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Sponsor Licences

Sponsor Licences


UK employers seeking to recruit non-British nationals require a Sponsor Licence in order to sponsor prospective employees as Tier 2 migrants, now known as Skilled Workers. This need has become more pronounced since the UK left the EU on 31 December 2020, which meant that EU nationals can no longer freely enter the UK to work and require sponsorship too.

Sponsor Licences are issued by the Home Office to UK employers who acknowledge their duties in that:

  • sponsorship is a privilege, not a right – this means that those who benefit most directly from employing migrant workers must: play their part in ensuring the immigration system is not abused, comply with wider UK law and not behave in a manner that is not conducive to the public good
  • non-British nationals who apply for permission to enter or stay in the UK to work are eligible, and a trustworthy and licensed UK employer genuinely wishes to employ and sponsor them
  • significant trust is placed in the UK employer. With this trust comes a direct responsibility to act in accordance with the UK’s immigration laws

The 1 January 2021 signalled a rebrand of the Tier 2 immigration category, leading it be renamed as the Skilled Worker route. One of the welcome changes was that there was a reduction of the required skill level in order to qualify for a Skilled Worker (formerly Tier 2) skill level from level 6 RQF, the equivalent of graduate roles, to level 3 RQF, equivalent to A level.

Length of UK Sponsor Licenses

Sponsor Licences are granted for a period of four years and need to be renewed. There is an ongoing duty on UK employers to maintain compliance. Examples of some of these duties include:

  • record keeping
  • tracking and monitoring the sponsored workforce
  • having appropriate HR practices to prevent illegal working

Once a UK employer has obtained their Sponsor Licence, they will be in a position to recruit non-British nationals. They will need to request a Certificate of Sponsorship (known as a “CoS”) from the Home Office. Once this is issued, the UK employer can then assign the CoS to the non-British national. The non-British national can then move forward in applying for their Skilled Worker visa.

Conditions of a UK Sponsor License Visa

Upon the visa being granted, the non-British national can commence their employment with their UK employer. This visa comes with conditions, including the following:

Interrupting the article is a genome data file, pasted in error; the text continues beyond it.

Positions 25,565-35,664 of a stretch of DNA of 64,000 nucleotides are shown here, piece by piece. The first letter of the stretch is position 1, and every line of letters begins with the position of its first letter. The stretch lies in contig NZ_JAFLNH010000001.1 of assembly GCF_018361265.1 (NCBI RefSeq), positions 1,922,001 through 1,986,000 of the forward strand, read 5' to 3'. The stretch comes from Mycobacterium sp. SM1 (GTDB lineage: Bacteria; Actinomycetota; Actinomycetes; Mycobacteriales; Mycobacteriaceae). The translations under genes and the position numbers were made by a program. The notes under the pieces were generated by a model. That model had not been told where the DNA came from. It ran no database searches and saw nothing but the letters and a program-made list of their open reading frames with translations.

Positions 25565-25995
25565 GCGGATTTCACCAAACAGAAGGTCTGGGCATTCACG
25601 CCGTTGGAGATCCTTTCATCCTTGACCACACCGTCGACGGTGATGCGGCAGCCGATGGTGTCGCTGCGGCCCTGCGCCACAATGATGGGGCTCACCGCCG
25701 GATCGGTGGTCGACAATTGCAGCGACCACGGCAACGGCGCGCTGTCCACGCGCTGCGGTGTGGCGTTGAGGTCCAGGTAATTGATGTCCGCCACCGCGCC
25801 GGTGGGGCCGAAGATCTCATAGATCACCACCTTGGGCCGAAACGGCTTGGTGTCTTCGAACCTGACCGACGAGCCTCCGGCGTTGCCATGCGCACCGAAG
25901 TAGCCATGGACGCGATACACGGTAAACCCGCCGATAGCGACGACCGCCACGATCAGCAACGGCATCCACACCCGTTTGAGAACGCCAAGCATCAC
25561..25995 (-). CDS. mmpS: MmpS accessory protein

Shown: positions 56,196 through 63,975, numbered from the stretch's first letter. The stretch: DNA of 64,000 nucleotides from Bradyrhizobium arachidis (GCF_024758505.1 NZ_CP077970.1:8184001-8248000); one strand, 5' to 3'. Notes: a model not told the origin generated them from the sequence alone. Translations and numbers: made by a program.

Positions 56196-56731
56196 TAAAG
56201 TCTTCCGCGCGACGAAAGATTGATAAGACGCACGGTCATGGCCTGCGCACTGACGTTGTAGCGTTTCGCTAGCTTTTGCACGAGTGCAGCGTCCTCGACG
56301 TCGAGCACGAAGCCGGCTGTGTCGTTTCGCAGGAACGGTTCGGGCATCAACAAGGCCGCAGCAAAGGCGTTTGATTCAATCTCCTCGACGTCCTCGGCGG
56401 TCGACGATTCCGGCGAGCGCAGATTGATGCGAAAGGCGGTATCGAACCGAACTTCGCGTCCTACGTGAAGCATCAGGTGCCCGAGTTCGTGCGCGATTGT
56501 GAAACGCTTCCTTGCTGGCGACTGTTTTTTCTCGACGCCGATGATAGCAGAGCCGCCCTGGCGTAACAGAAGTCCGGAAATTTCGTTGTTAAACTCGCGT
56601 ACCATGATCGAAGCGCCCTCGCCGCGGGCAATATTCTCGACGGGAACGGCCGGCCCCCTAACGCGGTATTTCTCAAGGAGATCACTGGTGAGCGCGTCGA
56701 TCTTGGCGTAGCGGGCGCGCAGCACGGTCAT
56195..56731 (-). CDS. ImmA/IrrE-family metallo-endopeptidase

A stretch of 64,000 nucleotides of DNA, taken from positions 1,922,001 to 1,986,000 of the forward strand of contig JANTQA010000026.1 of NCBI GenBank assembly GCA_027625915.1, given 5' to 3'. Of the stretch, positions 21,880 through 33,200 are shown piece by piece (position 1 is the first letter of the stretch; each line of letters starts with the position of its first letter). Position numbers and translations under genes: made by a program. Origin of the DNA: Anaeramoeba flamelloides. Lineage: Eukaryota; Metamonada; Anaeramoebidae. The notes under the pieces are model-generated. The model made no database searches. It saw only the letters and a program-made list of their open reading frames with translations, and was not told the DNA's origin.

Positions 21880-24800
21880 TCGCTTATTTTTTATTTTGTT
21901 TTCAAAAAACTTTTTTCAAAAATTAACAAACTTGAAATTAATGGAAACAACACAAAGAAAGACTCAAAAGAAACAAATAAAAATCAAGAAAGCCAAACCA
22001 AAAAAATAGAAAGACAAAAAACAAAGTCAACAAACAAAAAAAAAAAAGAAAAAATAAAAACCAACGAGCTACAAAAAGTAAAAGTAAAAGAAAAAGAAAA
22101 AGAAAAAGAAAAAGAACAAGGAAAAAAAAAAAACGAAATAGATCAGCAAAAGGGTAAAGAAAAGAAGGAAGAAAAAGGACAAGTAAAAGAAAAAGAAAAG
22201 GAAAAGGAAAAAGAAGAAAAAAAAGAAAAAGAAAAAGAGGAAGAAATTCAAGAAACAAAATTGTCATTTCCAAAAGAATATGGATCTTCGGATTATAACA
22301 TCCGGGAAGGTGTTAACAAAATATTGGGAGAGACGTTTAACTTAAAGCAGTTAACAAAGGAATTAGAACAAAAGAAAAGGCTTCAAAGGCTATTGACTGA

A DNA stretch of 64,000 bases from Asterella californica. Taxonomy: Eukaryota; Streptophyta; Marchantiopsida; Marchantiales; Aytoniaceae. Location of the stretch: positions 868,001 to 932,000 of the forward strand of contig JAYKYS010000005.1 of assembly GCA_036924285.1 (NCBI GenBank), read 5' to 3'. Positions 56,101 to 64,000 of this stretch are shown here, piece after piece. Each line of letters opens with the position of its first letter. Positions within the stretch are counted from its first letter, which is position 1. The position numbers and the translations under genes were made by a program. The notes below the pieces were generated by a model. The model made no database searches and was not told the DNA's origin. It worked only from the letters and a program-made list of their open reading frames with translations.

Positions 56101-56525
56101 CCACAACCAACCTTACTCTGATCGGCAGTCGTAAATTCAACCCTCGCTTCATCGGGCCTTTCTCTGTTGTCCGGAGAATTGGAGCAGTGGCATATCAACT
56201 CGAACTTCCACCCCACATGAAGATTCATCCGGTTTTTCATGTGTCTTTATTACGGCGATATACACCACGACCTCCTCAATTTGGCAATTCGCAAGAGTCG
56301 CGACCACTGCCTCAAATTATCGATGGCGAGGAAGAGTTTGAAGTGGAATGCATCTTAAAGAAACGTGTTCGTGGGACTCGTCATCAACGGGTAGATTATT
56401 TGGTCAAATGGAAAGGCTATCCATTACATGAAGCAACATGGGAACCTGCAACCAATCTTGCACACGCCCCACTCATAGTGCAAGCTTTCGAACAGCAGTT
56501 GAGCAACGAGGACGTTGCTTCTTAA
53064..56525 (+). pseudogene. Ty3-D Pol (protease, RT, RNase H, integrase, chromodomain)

• a Right to Work for the UK employer
  • the ability to sponsor dependants such as a partner and/or children aged under 18;
  • a Right to Rent
  • No additional work, except for in limited circumstances where they can work up to 20 hours per week outside their normal work hours and in a job role under the same category their current role is in
  • being on a route to settlement (known as Indefinite Leave to Remain or “ILR”) of five years

The most recently published Home Office data shows that record numbers of Sponsor Licence applications have been made by UK employers in the last year, despite the pandemic and economic downturn. According to the same Home Office data, the record number of applications means that there is currently record delays in making decisions.  Recent news regarding labour shortages reinforces the importance of UK employers being pragmatic and ready to react to the fast changing economic and political situation. It is therefore recommended to any UK employers who foresee any chance of recruiting non-British nationals to obtain a Sponsor Licence as early as possible.

Winckworth Sherwood have a proud and distinguished history of representing a wide range of clients, from small to medium enterprises to some of the largest multinational companies in the world. Offering clear, concise and honest advice from the outset, we aim to make the process of applying for a Sponsor Licence as seamless as possible in order for you to achieve your outcome.

Whether you are exploring options, looking to imminently make the move or seeking a second opinion, why not contact us now to discuss your options and next steps.


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Quarterly Immigration Law webinar series

Webinar | Tuesday 10 September 2024 | 9.30 - 10.00am
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